As a horror writer, you have been self-publishing short fiction, or novels in an effort to get the attention of publishers. Creative writers can dream of that moment when they are discovered. Much like a garage band that is signed up by a big agent for a record deal. Then suddenly, you are catapulted into fame and insanely large residuals for your horror novels, or screenplays.
That does not even happen for garage bands anymore. Unless they appear on American Idol. And even then, they are supported by a massive marketing machine to help the artist create a marketable brand. In publishing, where there are no guarantees about the profitability of a horror novel, there is no golden ticket or free ride to overnight success.
Get Down With Your Marketing to Attract Paranormal and Horror Publishers
Today, publishers only sign writers who have created that marketable brand themselves. You do not need a million-dollar budget to build a fan base, but it is a business investment and a time-consuming project. In fact, many writers can build their base for 5-10 years, feeding their fans with self-published works before a publisher will even look at providing a contract for the writer.
Horror and paranormal novelists and screenplay writers have to build their fan base first. They have to be their own high-powered marketing machine to demonstrate that their creative work is marketable. So basically, when you build that audience to the point where you are starting to make a little money on the side from sales of your books, or advertising on your blog or podcast, that’s when you’ll be ready to pitch publishers.
And start collecting those rejection letters. Do not worry, Stephen King had more than thirty rejection letters for his novel “Carrie”. He had a nail in his office that he kept adding his rejection letters to, skewering his failures, and trudging on. When the nail could not support the letters anymore, he drove a spike into the wall, and continued collecting the rejection letters from publishers. The point is, get ready for rejection, and remember that it is part of the process, as it has been for every famous horror writer you know.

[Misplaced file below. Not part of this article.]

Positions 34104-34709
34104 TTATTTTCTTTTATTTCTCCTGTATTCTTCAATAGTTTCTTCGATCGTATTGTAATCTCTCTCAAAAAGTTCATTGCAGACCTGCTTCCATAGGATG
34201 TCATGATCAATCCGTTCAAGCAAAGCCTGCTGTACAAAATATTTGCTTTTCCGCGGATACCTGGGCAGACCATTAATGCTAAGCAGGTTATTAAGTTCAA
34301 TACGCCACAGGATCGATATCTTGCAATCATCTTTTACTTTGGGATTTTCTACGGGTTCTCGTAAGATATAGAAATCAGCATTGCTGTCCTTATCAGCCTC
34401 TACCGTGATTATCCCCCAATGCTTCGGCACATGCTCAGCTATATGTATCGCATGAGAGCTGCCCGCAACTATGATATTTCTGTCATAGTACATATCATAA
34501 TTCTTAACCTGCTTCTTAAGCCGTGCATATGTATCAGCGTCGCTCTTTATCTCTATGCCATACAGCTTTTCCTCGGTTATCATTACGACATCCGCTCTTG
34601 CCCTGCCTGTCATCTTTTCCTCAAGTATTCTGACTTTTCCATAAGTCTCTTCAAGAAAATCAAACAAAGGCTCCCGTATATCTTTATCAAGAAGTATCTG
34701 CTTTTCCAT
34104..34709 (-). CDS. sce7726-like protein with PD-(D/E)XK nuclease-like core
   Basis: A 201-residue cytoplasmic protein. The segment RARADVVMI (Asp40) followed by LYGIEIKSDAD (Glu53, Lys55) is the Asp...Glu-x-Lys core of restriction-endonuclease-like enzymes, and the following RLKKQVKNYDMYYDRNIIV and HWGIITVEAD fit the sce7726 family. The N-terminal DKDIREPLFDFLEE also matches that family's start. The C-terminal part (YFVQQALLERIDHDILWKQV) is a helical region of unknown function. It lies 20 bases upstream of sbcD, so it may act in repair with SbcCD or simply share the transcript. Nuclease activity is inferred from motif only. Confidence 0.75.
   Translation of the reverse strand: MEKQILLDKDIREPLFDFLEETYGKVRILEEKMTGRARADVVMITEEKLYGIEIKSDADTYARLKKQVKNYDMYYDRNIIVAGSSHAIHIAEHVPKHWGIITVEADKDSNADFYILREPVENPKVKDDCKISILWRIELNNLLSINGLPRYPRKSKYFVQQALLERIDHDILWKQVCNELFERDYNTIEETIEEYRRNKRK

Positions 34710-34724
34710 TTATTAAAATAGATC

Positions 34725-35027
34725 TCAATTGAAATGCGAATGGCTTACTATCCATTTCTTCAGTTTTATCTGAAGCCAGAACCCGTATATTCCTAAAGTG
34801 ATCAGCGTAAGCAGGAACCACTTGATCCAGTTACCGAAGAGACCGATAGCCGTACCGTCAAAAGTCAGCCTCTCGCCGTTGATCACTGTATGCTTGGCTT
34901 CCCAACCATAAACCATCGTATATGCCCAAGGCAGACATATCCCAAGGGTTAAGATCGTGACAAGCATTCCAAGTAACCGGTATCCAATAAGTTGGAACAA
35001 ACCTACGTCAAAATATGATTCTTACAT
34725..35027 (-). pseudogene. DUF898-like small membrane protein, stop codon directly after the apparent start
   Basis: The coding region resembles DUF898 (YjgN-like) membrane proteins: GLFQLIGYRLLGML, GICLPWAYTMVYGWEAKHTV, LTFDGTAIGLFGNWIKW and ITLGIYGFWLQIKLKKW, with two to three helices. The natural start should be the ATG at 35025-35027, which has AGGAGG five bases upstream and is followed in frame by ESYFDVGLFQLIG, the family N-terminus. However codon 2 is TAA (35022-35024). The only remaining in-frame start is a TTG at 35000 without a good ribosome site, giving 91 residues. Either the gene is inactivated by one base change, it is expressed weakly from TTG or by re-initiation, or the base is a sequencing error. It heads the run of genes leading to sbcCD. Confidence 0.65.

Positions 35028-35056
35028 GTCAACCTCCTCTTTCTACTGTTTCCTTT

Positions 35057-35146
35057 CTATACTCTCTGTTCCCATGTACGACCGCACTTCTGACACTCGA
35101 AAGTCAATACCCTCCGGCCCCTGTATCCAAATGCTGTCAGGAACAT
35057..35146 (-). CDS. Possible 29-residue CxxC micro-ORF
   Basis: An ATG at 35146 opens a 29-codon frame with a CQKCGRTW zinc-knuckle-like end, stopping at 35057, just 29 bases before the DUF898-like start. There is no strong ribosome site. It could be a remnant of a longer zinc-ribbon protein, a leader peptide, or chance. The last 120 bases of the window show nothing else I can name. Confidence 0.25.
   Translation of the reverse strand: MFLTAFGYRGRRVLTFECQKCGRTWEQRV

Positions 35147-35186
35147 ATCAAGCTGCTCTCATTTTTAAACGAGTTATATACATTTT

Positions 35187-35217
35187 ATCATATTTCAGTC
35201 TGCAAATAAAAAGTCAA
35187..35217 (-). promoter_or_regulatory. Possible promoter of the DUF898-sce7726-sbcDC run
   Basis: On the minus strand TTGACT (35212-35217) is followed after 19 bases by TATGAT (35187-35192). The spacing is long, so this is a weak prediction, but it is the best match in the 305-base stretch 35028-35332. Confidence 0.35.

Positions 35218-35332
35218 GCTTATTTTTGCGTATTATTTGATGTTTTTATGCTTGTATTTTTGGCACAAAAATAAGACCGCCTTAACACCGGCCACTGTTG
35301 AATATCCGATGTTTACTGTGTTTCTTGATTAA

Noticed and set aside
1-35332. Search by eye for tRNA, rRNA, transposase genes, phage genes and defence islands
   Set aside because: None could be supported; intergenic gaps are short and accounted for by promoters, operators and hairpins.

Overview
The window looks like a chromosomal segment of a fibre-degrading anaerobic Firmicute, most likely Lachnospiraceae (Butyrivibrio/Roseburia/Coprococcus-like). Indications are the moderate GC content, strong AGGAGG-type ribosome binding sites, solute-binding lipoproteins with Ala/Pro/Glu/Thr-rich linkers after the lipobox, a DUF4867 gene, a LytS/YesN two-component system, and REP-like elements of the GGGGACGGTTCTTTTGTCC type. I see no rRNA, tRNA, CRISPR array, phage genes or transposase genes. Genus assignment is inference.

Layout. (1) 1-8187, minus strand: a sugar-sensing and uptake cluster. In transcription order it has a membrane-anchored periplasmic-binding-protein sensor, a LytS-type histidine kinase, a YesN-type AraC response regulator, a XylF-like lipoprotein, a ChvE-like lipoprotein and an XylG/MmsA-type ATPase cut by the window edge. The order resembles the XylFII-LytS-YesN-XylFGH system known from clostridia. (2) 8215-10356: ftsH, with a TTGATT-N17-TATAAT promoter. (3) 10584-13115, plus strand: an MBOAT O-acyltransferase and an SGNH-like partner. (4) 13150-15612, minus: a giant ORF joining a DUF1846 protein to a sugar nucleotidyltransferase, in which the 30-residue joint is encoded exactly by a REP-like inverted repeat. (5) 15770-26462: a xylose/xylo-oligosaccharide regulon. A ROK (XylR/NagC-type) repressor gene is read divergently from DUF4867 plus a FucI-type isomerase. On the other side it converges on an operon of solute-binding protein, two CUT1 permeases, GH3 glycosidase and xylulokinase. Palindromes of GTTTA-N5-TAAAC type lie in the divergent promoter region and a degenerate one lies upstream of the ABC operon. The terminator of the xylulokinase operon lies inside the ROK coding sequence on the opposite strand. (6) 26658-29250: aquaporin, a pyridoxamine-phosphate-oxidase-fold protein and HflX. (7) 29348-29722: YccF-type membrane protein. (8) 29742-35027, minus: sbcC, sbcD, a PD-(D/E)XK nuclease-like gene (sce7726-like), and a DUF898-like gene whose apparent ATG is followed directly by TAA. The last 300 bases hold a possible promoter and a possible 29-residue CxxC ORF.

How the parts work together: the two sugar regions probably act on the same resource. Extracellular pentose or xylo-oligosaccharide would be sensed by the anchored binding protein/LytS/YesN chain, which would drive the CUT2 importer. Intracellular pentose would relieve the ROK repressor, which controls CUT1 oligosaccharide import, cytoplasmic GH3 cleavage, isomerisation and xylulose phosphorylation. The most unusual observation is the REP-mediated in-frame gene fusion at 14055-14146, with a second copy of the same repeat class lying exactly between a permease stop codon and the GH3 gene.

Breaking into the business today takes organic crowdsourcing and a consistent effort to build your authorship. So, what kind of digital marking DIY activities are actually worth spending your time and money on?
Start With Your Author Website
Believe it or not, people still read books. And when they have enjoyed an indie self-published horror novel, or collection of short horror fiction, they want to learn more about the author. This is where a lot of writers do not take the time or effort to establish their brand persona and make it easier for readers to become fans.
Before you max out your credit card and build a complex website, understand that it is not about how ‘fancy’ your website is (or expensive). What really matters is that the core fundamentals for branding are on your author website.
- Previews or excerpts from your book(s)
- Links to self published books or collections for sale.
- An author bio page (bonus points for a video welcome message from you, talking about your books, character development techniques, and why you love being a horror writer.
- A newsletter sign-up (and you actually have to send email updates to your fans monthly to keep them interested and subscribed).
- Social media accounts, sharing your insights, your process for character and plot development.
- A podcast (if you hate the idea of being on live videos and in front of the camera). Some authors build a large following by reading excerpts from their books and/or providing low-cost audio downloads of their books.
We know what you are thinking; “wow, that’s a lot of work”. The good news is that if you have never set up your own website or had some experience with digital marketing (blogging, social media management, etc.) there are low-cost courses you can take on Udemy. They start at $12 per course in digital marketing, and you can learn how to create and promote your own author brand.
How Often Should I Blog?
Many writers ironically struggle to publish blog content on their own author websites. That makes no sense to anyone else but a writer. It is easy to create fiction, and not so easy to market yourself, or talk about your accomplishments and self-published works (let alone promote them). But you really do need to be your own talent agent to grow that coveted audience that publishers insist on before they start writing checks for your work.
Search engine optimization or SEO is really important on your author website. The more content you add to your website, the better. But Google and other search engines prefer high-quality content, that is longer than 1,000 words and optimized with keywords that relate to your audience.